Does an incoherent attack on Tesla say electric vehicles are about to win?

At first they ignore you, then they attack you, and then you win.  Is this the pattern playing out with a flyer being distributed to Tesla Model S owners in San Francisco alerting them to deep dark secret “facts” about Tesla and the Model S?  The flyer, posted today on Twitter, is full of bogosity.

I’m tempted to go line by line and do a debunking, but that’s not what this calls for.  Maybe instead, as I suggested above, it’s a sign that Tesla Motors and the whole project of electric car adoption is beginning to work.  Maybe this is scaring people that their beloved gasoline car may be about to go the way of horse-drawn buggies?

That is – Even though we can dismiss the Tesla Model S and Model X as cars for the 1%, Tesla Motors has a credible plan in place to begin selling $40,000 cars for the 10%.  At a production volume of 200,000+ cars per year, that’ll make the Tesla Model E (or whatever it’s name is) the biggest selling electric vehicle of all time.  Uh, that may be one hyperbole step too far, since there are lots of electric golf carts in the world.  But the “Model E” will be a harbinger of the shift from gasoline-dominated to electricity-dominated transportation choices.

At the Silicon Valley Charged and Connected conference last week, a Nissan representative dismissed Tesla as a boutique manufacturer of electric cars.  At the 200,000+ sales volume he would no longer get away with that characterization.

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There are plenty of powerful interests who would feel threatened by the prospect of Tesla Motors position in the marketplace by 2020.  Tesla Motors could conceivably be maxing out the 500,000 car/year production capacity of the NUMMI plant building electric cars.  And they’ll have their own humongous battery pack factory making batteries not just for Tesla’s own vehicles, but Daimlers, and Solar City grid energy storage systems.

Between Tesla Motors and Solar City, Elon Musk has some big plans in motion that could play a big role in derailing the fossil fuel industry.  It’s not just Tesla – there are signs across the board that very interesting announcements are coming within a year or two from major car makers.

Those are some mighty powerful potential enemies.  But you’d think those kind of enemies would have better spelling, grammar, punctuation, and fact checking.

By the way:

Yes certain lithium-ion battery types are highly flammable.  Tesla has proved the Model S was designed to be extremely safe in fires, and that they’re highly responsive to fixing problems.  Tesla repeatedly says the cells used in the Model S are “automotive grade”, and that the 18650 format repeatedly turns out to be the most cost efficient cell format.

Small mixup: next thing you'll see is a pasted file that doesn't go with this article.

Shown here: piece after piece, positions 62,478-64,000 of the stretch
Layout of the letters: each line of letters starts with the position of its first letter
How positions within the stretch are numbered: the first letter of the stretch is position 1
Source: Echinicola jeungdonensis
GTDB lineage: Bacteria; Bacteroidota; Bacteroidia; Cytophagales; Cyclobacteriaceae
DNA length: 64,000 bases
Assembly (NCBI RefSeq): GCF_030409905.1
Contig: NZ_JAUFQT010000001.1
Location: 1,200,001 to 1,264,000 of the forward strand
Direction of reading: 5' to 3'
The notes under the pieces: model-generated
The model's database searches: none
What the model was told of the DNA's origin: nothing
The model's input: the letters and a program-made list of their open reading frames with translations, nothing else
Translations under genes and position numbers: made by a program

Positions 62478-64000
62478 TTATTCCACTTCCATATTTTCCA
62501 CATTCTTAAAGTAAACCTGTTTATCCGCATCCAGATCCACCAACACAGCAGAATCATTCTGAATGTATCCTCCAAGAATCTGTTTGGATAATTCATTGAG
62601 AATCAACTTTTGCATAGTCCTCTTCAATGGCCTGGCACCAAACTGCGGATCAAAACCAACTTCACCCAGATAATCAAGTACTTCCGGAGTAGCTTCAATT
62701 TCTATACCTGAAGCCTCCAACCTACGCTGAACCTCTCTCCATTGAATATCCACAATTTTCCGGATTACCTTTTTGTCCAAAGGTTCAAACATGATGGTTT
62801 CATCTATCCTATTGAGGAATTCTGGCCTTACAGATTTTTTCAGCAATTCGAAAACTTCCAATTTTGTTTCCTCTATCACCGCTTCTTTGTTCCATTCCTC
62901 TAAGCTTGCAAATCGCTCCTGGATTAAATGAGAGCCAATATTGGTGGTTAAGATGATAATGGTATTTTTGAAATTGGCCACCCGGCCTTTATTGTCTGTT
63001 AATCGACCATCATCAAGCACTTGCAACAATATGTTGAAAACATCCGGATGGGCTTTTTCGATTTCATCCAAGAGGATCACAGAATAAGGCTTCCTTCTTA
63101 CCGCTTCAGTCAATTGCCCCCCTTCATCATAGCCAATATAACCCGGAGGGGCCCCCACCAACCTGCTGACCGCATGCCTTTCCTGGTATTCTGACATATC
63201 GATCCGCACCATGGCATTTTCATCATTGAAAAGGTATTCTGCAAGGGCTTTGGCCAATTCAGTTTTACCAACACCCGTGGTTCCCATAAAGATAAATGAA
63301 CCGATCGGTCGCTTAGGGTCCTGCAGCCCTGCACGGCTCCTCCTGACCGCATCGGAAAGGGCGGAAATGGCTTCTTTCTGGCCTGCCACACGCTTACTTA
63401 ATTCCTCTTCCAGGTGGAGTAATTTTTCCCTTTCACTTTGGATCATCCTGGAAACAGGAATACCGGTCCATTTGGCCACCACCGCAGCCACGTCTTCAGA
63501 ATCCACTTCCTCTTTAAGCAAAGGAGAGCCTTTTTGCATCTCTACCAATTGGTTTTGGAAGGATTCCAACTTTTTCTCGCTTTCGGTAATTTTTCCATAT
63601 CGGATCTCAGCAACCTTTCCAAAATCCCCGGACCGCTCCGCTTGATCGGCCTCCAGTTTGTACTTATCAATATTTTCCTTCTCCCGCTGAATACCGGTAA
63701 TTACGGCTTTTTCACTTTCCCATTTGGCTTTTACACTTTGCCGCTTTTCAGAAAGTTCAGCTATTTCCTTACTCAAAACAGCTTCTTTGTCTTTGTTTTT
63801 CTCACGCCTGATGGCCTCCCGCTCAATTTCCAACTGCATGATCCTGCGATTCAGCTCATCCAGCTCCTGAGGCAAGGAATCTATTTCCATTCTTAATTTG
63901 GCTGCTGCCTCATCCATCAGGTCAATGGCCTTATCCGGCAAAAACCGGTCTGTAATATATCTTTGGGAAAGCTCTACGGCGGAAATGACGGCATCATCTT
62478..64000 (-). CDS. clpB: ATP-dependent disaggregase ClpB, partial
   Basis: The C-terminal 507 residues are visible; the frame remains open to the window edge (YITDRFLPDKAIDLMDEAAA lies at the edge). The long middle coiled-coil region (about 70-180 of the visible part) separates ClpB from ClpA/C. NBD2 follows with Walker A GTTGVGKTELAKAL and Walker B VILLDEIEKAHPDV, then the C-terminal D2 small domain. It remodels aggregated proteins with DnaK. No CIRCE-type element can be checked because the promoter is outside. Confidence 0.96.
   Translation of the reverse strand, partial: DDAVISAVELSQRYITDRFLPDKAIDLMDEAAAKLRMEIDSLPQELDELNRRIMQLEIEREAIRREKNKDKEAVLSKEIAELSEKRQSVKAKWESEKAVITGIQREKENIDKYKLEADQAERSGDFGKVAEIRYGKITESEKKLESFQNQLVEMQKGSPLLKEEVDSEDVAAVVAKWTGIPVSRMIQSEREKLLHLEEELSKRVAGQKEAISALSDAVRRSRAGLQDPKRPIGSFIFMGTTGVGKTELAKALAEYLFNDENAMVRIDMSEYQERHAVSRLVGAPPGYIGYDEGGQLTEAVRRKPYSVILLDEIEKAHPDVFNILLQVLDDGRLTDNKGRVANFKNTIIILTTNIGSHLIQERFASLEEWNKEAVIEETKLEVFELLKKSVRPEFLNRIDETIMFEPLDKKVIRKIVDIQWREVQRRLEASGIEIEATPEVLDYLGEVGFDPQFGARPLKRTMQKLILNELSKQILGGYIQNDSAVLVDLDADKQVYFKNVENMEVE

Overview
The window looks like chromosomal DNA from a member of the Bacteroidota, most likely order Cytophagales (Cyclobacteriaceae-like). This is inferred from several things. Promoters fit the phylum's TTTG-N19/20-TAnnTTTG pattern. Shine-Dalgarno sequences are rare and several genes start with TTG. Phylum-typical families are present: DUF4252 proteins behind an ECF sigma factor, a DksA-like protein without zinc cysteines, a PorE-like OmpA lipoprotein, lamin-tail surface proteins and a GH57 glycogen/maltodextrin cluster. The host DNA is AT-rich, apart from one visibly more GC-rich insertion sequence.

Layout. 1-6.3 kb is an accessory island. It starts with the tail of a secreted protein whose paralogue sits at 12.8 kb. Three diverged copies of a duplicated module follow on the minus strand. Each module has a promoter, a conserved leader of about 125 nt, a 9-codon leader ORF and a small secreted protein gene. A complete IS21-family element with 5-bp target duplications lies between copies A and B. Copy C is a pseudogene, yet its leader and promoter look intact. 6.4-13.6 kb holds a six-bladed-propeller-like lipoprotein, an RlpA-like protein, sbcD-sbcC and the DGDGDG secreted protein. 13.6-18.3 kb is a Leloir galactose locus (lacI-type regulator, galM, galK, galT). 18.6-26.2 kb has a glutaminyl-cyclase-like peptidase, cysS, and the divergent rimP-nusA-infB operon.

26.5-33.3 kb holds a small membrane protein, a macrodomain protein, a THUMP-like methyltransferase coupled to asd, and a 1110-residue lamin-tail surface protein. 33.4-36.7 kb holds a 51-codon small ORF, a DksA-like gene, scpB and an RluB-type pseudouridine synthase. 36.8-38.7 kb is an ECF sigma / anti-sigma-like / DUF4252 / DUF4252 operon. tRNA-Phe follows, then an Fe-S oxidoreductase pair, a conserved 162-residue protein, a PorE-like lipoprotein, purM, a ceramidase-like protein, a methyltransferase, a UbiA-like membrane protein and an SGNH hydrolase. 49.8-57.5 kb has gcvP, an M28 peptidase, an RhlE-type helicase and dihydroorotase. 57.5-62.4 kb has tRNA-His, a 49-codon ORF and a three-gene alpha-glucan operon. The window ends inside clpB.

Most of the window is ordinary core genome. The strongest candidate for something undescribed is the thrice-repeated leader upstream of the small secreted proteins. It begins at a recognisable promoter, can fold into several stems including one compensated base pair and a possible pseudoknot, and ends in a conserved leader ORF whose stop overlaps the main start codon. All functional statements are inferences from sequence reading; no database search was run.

Most of the world’s Lithium comes from Bolivia & Chile.   According to Wikipedia there is some lithium deposits in Afghanistan, along with a zillion other useful minerals.  It may well be that the Afghanistan War was launched to gain control over those minerals, just as the Iraq war was launched over Oil in Iraq.  But that doesn’t mean Tesla is connected to those decisions, or that there’s any real connection between lithium production and the Afghan War.
Multiple deaths of bystanders?  Really?  Where?  Who?
The NUMMI plant was bought from Toyota, after Toyota invested some money in Tesla.  The amount Toyota invested more-or-less equaled the amount Tesla paid for the plant and most of the property.  I imagine Toyota and Tesla could have worked that deal out themselves without involving a 3rd party like Diane Feinstein’s husband.

Guess I couldn’t resist…

 

Folks in SF are leaving anonymous flyers on Teslas exposing the “truth” about the company. Mind-blowing. cc @elonmusk pic.twitter.com/5xyJz62Mlu
— Ryan Block (@ryan) April 30, 2014

About David Herron

David Herron is a writer and software engineer living in Silicon Valley. He primarily writes about electric vehicles, clean energy systems, climate change, peak oil and related issues. When not writing he indulges in software projects and is sometimes employed as a software engineer. David has written for sites like PlugInCars and TorqueNews, and worked for companies like Sun Microsystems and Yahoo.

About David Herron

David Herron is a writer and software engineer living in Silicon Valley. He primarily writes about electric vehicles, clean energy systems, climate change, peak oil and related issues. When not writing he indulges in software projects and is sometimes employed as a software engineer. David has written for sites like PlugInCars and TorqueNews, and worked for companies like Sun Microsystems and Yahoo.

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